“The current report provides updated results demonstrating that IP-intensive industries supported 45.5 million jobs and contributed $6.6 trillion in value added in 2014, equivalent to 38.2 percent of U.S. GDP,” according to the 2016 report. “In addition, the current report reinforces the earlier finding that IP use permeates all aspects of the economy with increasing intensity and extends to all parts of the U.S.”
Level the Playing Field
But these benefits aren’t accessible to everyone. For example, there are few female patent holders. A Yale analysis published in the April 2018 issue of Nature Biotechnology found that only 10% of patent holders are female.
In “Gender differences in obtaining and maintaining patent rights,” researchers Kyle Jensen, Balázs Kovács and Olav Sorenson examined the prosecution and maintenance histories of approximately 2.7 million U.S. patent applications. The researchers found that women have less favorable experiences in nearly all outcomes—from the likelihood of a patent rejection being appealed to the average wordcount increase in patents that were granted (this has the effect of narrowing the scope of their claims).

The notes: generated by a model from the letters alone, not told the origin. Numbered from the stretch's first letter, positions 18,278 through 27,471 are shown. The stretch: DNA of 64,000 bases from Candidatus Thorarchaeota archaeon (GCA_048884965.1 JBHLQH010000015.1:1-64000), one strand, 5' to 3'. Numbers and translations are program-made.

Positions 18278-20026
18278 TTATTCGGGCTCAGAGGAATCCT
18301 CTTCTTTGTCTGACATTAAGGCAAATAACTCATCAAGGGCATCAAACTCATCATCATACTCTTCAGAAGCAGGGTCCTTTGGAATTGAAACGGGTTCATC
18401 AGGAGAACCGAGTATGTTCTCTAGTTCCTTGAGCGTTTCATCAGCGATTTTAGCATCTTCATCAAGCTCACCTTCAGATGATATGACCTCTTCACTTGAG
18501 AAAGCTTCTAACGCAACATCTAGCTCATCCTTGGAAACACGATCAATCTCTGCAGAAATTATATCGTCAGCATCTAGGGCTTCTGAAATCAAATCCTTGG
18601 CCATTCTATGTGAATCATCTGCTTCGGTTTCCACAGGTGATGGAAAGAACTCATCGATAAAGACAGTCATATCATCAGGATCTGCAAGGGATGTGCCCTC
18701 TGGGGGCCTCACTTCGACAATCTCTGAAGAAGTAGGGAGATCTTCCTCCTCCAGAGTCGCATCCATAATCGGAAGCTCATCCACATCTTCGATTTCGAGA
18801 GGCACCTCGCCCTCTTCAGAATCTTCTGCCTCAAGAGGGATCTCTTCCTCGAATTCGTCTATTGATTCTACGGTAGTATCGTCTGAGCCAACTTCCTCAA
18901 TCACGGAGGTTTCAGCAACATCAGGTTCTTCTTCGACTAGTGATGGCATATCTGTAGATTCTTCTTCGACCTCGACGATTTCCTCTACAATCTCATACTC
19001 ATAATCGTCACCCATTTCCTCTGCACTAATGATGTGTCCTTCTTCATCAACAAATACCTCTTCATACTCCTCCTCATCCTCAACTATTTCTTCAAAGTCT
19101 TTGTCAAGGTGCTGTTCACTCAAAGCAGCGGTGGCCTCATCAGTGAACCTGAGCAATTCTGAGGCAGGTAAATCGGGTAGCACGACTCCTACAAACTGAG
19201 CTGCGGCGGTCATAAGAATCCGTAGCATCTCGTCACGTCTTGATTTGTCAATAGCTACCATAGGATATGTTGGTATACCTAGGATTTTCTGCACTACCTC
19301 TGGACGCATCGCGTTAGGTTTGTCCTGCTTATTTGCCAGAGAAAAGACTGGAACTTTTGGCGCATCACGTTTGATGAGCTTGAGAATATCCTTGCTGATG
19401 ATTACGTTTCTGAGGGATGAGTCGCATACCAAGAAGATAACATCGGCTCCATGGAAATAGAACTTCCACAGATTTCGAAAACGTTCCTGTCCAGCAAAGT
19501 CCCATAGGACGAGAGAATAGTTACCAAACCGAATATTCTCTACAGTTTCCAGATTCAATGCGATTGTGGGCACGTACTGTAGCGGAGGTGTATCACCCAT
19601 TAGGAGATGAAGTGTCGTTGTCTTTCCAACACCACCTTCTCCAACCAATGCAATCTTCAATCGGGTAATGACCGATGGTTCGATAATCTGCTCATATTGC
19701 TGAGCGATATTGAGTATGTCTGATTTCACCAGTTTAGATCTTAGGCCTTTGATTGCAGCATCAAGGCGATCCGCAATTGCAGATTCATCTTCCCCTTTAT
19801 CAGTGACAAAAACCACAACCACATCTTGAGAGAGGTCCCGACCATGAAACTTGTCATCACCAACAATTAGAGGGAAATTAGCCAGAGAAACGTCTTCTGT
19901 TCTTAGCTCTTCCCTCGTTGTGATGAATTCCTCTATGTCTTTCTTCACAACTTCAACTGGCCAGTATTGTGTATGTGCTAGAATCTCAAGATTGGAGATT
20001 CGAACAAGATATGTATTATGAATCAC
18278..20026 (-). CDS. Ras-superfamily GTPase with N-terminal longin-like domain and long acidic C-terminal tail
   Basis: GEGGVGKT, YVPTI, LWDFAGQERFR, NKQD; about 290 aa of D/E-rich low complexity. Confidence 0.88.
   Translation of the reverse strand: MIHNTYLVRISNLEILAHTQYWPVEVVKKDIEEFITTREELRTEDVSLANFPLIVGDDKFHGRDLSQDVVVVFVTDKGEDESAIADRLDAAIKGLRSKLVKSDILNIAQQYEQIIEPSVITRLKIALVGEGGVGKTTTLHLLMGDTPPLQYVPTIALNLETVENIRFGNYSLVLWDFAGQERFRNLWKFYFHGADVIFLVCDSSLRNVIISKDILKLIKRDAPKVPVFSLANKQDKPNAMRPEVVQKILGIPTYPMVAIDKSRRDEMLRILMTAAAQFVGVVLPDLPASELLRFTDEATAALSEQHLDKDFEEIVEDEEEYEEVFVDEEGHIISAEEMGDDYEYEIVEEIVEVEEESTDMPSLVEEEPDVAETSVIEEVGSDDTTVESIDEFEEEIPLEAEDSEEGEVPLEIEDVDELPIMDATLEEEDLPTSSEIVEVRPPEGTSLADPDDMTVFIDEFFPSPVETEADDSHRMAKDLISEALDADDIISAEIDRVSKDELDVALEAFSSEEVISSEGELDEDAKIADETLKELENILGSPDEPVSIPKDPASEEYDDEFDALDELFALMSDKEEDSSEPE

“These results should interest inventors, patent holders, and policymakers,” according to the study. “In advanced economies, technical progress appears to be the primary driver of economic growth. The patent system, moreover, is one of the principal public-policy mechanisms for promoting this progress.”
They Can Do It
Providing primary and secondary students an introduction to patent concepts is entirely feasible. In fact, the government of Japan has established it as a major priority.
In a 2018 report, the Japan Patent Office explains that K-12 education will in large part be a project-based learning format that teaches basic concepts of the “intellectual creation cycle” and fosters creativity and other social-emotional skills.
“Children should develop a sense of morality and self-efficacy and experience the pleasure of creating something, as often as possible,” according to the report “Education, Dissemination and Raising the Awareness of Intellectual Property in Japan.”